Commodities mostly rose this week in holiday-shortened trade, with oil and base metal prices rebounding as the US dollar sank on weak US economic growth and the uncertain interest rate outlook.
The world’s biggest economy posted first-quarter GDP growth of just 0.2 percent, well below the 1 percent rate forecast by analysts and sharply down from 2.2 percent pace in the previous three months.
The euro soared to a two-month high of US$1.1285 on Friday in the wake of the poor data, and after the US Federal Reserve left open the timing of an interest rate hike.
OIL: World oil prices advanced to new peaks this year, winning traction from the first drop in US stockpiles for six months, and as the US dollar weakened against the euro.
“Crude oil built on gains made after Wednesday’s inventory data to make new 2015 highs,” CMC Markets analyst Jasper Lawler said.
The latest jump came after the US Department of Energy inventory report showed a 500,000-barrel drop in petroleum stocks to 61.7 million barrels at the key Cushing, Oklahoma trading hub.
While the decline was modest, it marked the first drop since late November. Traders are taking the decline as a sign producers are cutting back at key US petroleum sites, analysts said.
By Friday on London’s Intercontinental Exchange, Brent North Sea crude for delivery in June rose to US$66.19 a barrel from US$65.21 the previous week. On the New York Mercantile Exchange, West Texas Intermediate or light sweet crude for June rallied to US$59.12 compared with US$57.22.
PRECIOUS METALS: Gold fell, dragging most precious metals lower as dealers digested the US rate outlook.
The Fed left open its timeframe for a rise in ultra-low interest rates on Wednesday, following a winter slowdown that stalled US economic growth.
After more than a year pointing to the middle of this year for when it would begin raising the federal funds rate, the Federal Open Market Committee stopped offering its “forward guidance” and made clear it would wait for more signs of economic progress before the first rate rise in nearly nine years.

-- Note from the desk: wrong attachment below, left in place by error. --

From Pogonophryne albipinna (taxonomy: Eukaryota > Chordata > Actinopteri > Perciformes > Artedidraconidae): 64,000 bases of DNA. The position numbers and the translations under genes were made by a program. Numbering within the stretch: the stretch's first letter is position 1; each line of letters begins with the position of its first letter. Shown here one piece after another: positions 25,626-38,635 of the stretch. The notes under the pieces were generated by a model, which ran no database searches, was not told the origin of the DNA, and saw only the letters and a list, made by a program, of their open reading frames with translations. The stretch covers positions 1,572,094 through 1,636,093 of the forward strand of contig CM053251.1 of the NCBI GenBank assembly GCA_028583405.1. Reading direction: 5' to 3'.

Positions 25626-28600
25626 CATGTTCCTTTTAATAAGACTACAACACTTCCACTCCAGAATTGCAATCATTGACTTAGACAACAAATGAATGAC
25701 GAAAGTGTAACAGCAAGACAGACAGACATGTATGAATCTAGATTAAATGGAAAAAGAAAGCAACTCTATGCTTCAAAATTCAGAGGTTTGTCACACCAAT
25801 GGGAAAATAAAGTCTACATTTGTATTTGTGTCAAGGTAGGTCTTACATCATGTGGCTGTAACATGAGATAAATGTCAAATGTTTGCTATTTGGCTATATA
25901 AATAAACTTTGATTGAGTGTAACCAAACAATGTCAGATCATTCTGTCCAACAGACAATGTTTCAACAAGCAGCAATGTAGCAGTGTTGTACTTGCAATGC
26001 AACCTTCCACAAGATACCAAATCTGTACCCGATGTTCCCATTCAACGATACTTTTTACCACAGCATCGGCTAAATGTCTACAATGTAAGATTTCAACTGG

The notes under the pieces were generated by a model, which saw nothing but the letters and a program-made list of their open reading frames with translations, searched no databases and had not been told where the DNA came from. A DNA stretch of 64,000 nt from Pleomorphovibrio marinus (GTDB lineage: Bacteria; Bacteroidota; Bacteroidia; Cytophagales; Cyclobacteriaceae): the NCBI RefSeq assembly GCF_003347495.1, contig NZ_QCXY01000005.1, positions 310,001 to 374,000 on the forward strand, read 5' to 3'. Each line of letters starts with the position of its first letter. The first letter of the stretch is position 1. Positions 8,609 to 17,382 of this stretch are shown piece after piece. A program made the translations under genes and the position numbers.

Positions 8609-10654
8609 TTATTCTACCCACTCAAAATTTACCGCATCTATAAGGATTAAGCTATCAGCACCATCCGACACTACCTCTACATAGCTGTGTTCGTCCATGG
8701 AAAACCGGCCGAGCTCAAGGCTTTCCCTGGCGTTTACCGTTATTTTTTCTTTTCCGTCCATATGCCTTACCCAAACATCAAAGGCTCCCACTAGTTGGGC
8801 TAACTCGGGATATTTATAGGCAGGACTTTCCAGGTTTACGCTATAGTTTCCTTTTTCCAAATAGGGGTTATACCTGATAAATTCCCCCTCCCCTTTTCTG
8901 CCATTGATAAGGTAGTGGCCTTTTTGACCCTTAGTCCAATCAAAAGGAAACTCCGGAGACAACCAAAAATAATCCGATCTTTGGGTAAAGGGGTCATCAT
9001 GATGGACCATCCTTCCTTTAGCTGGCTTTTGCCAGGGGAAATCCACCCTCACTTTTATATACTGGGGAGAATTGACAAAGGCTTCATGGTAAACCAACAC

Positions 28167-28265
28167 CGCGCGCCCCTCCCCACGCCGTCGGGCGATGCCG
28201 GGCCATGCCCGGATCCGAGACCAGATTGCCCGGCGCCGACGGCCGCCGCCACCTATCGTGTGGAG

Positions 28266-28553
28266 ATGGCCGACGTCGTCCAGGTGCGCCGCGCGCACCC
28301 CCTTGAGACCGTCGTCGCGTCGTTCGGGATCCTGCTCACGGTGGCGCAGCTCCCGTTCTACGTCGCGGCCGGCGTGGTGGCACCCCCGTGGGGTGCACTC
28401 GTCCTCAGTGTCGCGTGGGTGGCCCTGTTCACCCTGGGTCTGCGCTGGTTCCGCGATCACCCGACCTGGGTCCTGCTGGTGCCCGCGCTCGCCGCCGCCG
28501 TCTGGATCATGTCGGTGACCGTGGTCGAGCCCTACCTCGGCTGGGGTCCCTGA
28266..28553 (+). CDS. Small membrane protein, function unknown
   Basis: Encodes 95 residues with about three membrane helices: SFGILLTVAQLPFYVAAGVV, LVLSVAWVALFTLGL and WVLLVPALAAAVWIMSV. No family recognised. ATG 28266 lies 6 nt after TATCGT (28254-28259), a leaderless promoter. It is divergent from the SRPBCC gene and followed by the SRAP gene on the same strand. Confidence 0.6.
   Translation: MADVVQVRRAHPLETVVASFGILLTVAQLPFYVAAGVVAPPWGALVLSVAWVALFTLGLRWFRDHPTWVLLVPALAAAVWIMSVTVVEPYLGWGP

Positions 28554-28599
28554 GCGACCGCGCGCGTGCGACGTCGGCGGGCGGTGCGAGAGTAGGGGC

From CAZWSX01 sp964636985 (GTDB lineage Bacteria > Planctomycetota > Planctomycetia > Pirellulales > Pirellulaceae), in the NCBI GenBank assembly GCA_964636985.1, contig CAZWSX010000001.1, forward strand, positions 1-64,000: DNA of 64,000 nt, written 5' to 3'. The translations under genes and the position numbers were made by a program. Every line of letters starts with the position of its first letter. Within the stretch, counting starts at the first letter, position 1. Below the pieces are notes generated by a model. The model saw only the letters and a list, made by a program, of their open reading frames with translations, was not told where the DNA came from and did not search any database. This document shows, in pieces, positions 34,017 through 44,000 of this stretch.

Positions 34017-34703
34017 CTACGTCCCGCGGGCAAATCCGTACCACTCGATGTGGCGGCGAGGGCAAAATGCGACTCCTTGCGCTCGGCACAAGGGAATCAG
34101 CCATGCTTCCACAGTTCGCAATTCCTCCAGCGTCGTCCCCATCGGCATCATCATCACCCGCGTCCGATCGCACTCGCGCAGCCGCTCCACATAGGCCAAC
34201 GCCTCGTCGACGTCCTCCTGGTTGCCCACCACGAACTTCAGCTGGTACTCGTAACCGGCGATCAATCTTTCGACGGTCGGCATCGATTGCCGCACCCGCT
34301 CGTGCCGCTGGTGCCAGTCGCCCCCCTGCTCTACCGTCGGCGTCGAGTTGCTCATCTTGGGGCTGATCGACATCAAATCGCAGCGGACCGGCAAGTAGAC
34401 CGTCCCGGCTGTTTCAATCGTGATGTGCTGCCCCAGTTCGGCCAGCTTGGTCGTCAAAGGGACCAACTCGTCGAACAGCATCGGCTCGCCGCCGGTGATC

The decision left uncertain the path toward a slow series of rate rises that are likely to shift global markets and support the stronger dollar.
“The gold price hardly profited at all from the weak US economic data and the resulting significant depreciation of the US dollar,” Commerzbank analysts said.
By Friday on the London Bullion Market, the price of gold slid to US$1,175.95 an ounce from US$1,183 the previous week.
Silver firmed to US$16.17 an ounce from US$15.83.
On the London Platinum and Palladium Market, platinum fell to US$1,127 an ounce from US$1,128.
Palladium eased to US$772 an ounce from US$774.
BASE METALS: Base or industrial metals forged higher as dealers also took their cue from the US dollar, and from hopes of fresh Chinese economic stimulus.
“Macroeconomic data has been rather mixed, offering the metal markets little clear direction either way and leaving them to look to the dollar again,” UniCredit analysts said in a note to clients.
“And with the US currency somewhat softer of late, the fundamentally weaker metals have found support and the stronger ones have extended gains.”
By Friday on the London Metal Exchange, copper for delivery in three months rallied to US$6,343 a tonne from US$6,040 the previous week.
Three-month aluminum rose to US$1,908 a tonne from US$1,821, while three-month lead climbed to US$2,114.50 a tonne from US$2,073 and three-month tin advanced to US$16,050 a tonne from US$15,765.
Three-month nickel rose to US$13,780 a tonne from US$13,025, while three-month zinc edged up to US$2,324 a tonne from US$2,249.
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